et al. Multi-reservoir device for detecting a soluble cancer biomarker. Lab Chip 7, 1288–1293 (2007).

  6. 6.

    , , & Magnetic relaxation switch detection of human chorionic gonadotrophin. Bioconjug. Chem. 18, 2024–2028 (2007).

  7. 7.

    , , , & Multiparameter magnetic relaxation switch assays. Anal. Chem. 79, 8863–8869 (2007).

  8. 8.

    , , , & Magnetic relaxation switch immunosensors detect enantiomeric impurities. Angew. Chem. Int. Edn Engl. 43, 2395–2399 (2004).

  9. 9.

    , , , & Magnetic relaxation switches capable of sensing molecular interactions. Nat. Biotechnol. 20, 816–820 (2002).

  10. 10.

    , & Use of magnetic nanoparticles as nanosensors to probe for molecular interactions. ChemBioChem 5, 261–264 (2004).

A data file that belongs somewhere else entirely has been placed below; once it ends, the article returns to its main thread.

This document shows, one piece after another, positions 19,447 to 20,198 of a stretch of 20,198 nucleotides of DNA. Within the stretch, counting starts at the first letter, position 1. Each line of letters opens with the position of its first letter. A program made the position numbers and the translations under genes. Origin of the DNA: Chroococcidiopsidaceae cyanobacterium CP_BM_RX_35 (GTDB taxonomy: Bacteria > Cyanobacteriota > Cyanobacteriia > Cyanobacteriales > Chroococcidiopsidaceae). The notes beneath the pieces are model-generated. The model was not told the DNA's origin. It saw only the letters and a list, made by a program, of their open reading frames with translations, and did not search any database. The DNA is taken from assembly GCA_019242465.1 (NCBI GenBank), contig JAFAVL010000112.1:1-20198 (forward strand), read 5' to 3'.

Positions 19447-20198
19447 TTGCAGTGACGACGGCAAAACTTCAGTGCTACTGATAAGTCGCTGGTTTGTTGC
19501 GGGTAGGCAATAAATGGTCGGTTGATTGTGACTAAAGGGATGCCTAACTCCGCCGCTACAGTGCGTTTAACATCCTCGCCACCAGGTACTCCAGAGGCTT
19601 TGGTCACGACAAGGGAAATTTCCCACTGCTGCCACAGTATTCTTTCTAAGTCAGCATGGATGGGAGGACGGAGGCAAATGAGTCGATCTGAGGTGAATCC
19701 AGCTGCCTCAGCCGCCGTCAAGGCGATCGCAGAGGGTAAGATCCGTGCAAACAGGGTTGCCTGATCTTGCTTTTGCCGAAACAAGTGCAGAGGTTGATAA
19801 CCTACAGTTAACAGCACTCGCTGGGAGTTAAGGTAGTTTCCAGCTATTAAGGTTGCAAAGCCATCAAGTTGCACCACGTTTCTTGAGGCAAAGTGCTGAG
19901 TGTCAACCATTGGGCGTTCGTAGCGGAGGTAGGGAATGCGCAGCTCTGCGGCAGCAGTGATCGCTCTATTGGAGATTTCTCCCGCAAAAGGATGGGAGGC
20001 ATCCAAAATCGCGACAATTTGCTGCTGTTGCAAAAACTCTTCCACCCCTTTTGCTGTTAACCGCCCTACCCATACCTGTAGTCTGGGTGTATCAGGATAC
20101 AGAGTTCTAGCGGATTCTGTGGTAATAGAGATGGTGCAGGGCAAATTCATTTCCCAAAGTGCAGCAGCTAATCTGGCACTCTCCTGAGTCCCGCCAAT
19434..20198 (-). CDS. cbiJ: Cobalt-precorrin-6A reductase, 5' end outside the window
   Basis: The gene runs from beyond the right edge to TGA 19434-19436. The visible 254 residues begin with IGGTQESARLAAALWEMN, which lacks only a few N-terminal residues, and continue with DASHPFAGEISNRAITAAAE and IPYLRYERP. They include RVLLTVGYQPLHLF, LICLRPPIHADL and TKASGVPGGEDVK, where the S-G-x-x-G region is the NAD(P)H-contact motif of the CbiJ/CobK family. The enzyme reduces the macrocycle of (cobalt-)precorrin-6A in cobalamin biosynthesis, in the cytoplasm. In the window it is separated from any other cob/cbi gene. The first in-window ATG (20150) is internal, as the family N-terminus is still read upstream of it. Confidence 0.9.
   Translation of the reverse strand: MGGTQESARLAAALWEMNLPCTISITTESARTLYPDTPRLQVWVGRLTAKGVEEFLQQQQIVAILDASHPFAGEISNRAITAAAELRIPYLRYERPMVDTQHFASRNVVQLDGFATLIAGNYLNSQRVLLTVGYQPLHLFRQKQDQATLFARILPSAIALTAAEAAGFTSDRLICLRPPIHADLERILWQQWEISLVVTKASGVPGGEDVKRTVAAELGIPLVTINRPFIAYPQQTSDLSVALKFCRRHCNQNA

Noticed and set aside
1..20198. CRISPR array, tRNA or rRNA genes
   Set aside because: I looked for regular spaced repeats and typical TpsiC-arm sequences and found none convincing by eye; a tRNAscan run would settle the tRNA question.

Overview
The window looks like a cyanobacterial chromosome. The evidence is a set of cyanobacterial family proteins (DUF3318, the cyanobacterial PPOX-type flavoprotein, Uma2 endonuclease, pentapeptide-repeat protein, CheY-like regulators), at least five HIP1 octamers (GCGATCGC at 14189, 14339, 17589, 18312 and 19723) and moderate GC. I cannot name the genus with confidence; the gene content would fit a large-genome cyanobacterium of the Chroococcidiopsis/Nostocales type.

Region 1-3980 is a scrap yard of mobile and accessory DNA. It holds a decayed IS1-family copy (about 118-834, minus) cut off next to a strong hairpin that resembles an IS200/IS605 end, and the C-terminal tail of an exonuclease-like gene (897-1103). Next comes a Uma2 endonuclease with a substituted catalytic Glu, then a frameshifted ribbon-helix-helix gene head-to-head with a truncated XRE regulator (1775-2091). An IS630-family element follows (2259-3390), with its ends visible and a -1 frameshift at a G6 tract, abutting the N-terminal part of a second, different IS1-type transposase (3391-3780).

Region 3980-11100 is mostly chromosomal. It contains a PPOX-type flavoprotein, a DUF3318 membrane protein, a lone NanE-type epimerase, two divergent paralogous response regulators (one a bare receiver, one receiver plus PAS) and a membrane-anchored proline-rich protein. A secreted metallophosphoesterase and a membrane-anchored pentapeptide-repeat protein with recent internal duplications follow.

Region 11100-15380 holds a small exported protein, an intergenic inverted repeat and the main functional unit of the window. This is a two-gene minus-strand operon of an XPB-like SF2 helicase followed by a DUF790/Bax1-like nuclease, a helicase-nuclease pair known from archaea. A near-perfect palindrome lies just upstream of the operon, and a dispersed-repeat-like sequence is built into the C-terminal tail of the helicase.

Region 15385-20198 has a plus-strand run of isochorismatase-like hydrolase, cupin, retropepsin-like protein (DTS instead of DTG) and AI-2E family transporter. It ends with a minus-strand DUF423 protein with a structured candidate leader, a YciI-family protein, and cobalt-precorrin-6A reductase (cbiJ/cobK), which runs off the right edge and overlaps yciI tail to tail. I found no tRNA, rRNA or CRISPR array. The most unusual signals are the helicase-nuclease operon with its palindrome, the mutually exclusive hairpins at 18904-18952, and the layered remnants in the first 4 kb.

11. 11.

    , , , & DNA-based magnetic nanoparticle assembly acts as a magnetic relaxation nanoswitch allowing screening of DNA-cleaving agents. J. Am. Chem. Soc. 124, 2856–2857 (2002).

  12. 12.

    , & Continuous analyte sensing with magnetic nanoswitches. Small 2, 1144–1147 (2006).

  13. 13.

    , & Crosslinked iron oxides (CLIO): a new platform for the development of targeted MR contrast agents. Acad. Radiol. 9 Suppl 2, S304–S306 (2002).

  14. 14.

    , , & Magnetic sensors for protease assays. Angew. Chem. Int. Edn Engl. 42, 1375–1378 (2003).

  15. 15.

    et al. Implantable diagnostic device for cancer monitoring. Biosens. Bioelectron. 24, 3252–3257 (2009).

  16. 16.

    , & Biomarkers in acute cardiac disease: the present and the future. J. Am. Coll. Cardiol. 48, 1–11 (2006).

  17. 17.

    et al. Mouse cardiac surgery: comprehensive techniques for the generation of mouse models of human diseases and their application for genomic studies. Physiol. Genomics 16, 349–360 (2004).

  18. 18.

    , & Universal definition of myocardial infarction. J. Am. Coll. Cardiol. 50, 2173–2195 (2007).